Historical Background Of Classical Drama And Its Features
Drama has changed throughout the years some dramas survived and some got lost in history. Drama has been always a great way to communicate and express emotions and feelings. Since Drama faced several periods from the day it was created, here is a piece of brief information about its history and features.
Firstly, Drama started with the Greeks and Romans. In fact, the term drama comes from a Greek word meaning ‘action’ which is derived from ‘I do’ (En.wikipedia.org, n.d.) 1. We need to define drama to understand what classical drama is. Robert Longley said ‘In literature, a drama is a portrayal of fictional or non-fictional events through the performance of written dialogue (either prose or poetry)” (Longley, 2019)2. Classical drama begins by honouring the god of wine, Dionysus, in March around the 5th and 4th centuries BC in Dionysia. The drama back then revolved around the Greek gods and religion.
Moreover, The Greek drama originally was knowing to have three types: comedy, tragedy, and satire combined by a chorus, costumes, masks, and other characteristics all of which would have been staged in an open area. The first master of comedy was the playwright Aristophanes whereas in tragedy were Aeschylus, Sophocles, and Euripides. Satire according to Cambridge is a way of criticizing people or ideas in a humorous way, especially in order to make a political point. ‘Satire began with the ancient Greeks but came into its own in ancient Rome, where the ‘fathers’ of satire, Horace and Juvenal, had their names given to the two basic types of satire” (Applebee 584).
Secondly, the Roman drama was introduced to the Greek drama around 250 BCE. The Roman drama kept the same themes as the Greeks but added to it some of their own important themes. Furthermore, Romans edited the plays, for example, by putting a music element like orchestra instead of the choruses and dividing the stories into episodes.
Then many years after creating tragedy and comedy, Medieval Drama brought something different to the theatre despite the fact that the Christian church originally opposed theatre. While the earlier periods where more for educational purposes, the main propose for this period was entertainment. If the Greek drama started duo to the worship of Dionysus, the medieval times’ drama started for the Christian religion. Eventually, the two were jointly included in the renaissance drama knowing also as the Elizabethan drama. At that time, not only comedy and tragedy were renewed but also the first Elizabethan playhouse was opened. One of the famous plays in that era was William Shakespeare’s Hamlet.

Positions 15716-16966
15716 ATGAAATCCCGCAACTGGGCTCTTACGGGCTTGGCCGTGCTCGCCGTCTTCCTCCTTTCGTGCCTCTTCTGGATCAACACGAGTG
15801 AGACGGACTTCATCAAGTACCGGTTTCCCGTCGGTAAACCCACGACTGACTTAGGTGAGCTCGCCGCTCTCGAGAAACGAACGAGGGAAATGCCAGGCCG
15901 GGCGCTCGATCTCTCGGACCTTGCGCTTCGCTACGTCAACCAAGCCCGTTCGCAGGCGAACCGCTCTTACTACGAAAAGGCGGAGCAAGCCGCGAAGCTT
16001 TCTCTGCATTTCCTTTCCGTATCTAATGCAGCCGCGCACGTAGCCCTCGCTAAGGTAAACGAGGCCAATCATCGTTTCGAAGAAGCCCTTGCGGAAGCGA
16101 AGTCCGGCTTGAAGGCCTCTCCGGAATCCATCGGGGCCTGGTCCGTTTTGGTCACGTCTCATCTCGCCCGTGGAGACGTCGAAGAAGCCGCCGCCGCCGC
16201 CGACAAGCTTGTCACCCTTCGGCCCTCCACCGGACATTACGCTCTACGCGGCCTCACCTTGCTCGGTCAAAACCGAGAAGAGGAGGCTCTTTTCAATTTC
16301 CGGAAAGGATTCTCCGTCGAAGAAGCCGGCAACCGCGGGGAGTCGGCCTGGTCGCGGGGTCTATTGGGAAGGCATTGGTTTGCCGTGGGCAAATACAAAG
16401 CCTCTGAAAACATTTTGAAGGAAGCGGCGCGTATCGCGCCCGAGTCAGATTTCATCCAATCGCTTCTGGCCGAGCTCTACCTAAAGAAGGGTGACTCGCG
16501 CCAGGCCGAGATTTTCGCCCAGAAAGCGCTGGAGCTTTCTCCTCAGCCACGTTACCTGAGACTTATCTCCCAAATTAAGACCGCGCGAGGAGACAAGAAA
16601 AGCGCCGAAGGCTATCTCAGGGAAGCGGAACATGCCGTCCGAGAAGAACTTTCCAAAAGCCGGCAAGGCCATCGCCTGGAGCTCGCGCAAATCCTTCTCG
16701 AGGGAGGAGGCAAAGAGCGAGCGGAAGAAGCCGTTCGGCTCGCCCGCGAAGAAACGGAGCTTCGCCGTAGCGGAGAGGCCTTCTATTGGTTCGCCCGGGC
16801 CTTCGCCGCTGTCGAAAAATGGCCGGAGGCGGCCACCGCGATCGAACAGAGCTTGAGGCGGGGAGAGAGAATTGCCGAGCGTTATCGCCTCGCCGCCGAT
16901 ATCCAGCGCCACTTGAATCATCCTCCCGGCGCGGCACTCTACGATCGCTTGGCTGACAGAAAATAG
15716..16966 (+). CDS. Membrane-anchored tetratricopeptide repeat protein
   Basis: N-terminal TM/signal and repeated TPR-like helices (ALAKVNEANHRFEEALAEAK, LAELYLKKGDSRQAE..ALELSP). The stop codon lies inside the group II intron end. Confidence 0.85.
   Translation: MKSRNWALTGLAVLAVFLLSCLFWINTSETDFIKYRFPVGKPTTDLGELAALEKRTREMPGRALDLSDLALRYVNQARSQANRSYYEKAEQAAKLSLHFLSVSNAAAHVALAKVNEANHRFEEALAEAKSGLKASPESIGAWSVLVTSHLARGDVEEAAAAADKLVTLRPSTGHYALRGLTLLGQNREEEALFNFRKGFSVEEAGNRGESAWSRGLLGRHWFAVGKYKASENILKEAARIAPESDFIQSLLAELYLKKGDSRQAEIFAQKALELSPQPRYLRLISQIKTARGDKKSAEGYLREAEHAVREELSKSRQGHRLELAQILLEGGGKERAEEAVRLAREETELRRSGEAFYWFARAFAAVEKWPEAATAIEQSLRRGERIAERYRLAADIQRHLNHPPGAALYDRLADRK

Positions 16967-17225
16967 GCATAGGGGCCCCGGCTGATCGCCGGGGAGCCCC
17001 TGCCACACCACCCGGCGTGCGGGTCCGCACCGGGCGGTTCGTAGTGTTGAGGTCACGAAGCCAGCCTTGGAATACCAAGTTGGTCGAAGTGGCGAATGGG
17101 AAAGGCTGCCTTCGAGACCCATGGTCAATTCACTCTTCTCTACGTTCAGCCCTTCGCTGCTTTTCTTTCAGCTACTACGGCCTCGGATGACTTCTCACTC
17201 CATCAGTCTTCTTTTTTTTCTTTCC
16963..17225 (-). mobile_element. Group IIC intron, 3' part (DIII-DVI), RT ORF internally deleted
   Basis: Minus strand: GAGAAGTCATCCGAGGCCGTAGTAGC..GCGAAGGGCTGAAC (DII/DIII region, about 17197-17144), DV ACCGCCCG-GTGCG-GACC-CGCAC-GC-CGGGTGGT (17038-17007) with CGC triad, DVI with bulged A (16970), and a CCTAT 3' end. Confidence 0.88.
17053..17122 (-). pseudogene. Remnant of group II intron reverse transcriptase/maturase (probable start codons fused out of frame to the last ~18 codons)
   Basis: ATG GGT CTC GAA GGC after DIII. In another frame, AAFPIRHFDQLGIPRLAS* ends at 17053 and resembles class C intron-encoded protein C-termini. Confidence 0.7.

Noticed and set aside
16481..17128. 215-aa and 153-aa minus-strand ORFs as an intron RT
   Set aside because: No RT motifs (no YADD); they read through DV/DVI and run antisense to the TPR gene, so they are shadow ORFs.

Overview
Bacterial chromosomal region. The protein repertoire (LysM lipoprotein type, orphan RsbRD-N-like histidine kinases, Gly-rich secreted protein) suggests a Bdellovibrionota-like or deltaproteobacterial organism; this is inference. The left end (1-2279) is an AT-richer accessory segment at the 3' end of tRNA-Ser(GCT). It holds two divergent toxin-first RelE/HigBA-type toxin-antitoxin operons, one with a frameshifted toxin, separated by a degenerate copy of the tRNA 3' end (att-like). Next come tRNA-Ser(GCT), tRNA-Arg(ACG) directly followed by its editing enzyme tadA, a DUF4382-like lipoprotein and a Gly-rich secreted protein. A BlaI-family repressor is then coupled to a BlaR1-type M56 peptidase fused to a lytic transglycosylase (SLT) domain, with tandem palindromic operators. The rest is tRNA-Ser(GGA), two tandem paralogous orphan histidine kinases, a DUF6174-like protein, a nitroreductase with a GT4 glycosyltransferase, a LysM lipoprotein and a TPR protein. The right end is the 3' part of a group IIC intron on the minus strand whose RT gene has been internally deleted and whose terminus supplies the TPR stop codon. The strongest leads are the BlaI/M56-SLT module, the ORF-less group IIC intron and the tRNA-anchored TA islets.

Following the eighteenth century, there was a huge decline in drama because of “the Licensing Act of 1737 which curtailed the freedom of expression of dramatists’ (NEOEnglish, n.d.). Furthermore, some of Shakespeare’s dramas were rewritten to suit the style of those days. After that in the nineteenth century, Melodrama, which literally means song drama, and Romantic plays were highly popular. The first melodrama drama was Thomas Holcroft’s A Tale of Mystery. In Romantic drama, Johann Wolfgang was well known for his plays. Lastly, the nineteenth-century drama paved the way for modern drama.
Finally, some features of drama that were not mentioned above. First, Plot is Consists of rising action, climax, falling action, and resolution. Second, Characters are the ones who move the plot and explain the story, for example, in the story of an hour the one who told the protagonist, Louise, about her husband’s death was Richard, the husband’s friend. Third, the Sitting is where and when the events happened. Then Tragicomedy is a mix between comedy and Tragedy where the protagonist faces a problem and it ends in an unexpected way.
In conclusion, drama faced many changes from the past until now. Some of its features developed and some stayed immutable. I think no matter the change is drama still has the same main object, which is affecting the audience and making a difference inside them in the end. It is beautiful how people developed something and maintain it until now.
- En.wikipedia.org. (n.d.). Drama. [online] Available at: https://en.wikipedia.org/wiki/Drama [Accessed 16 Feb. 2020].
- Longley, R. (2019). What Is Drama? Literary Definition and Examples. [online] ThoughtCo. Available at: https://www.thoughtco.com/drama-literary-definition-4171972 [Accessed 16 Feb. 2020]. Wikipedia
- Dictionary.cambridge.org. (n.d.). SATIRE | definition in the Cambridge English Dictionary. [online] Available at: https://dictionary.cambridge.org/us/dictionary/english/satire [Accessed 16 Feb. 2020].
- NEOEnglish. (n.d.). The Eighteenth Century Drama. [online] Available at: https://neoenglish.wordpress.com/2010/12/16/the-eighteenth-century-drama/ [Accessed 16 Feb. 2020].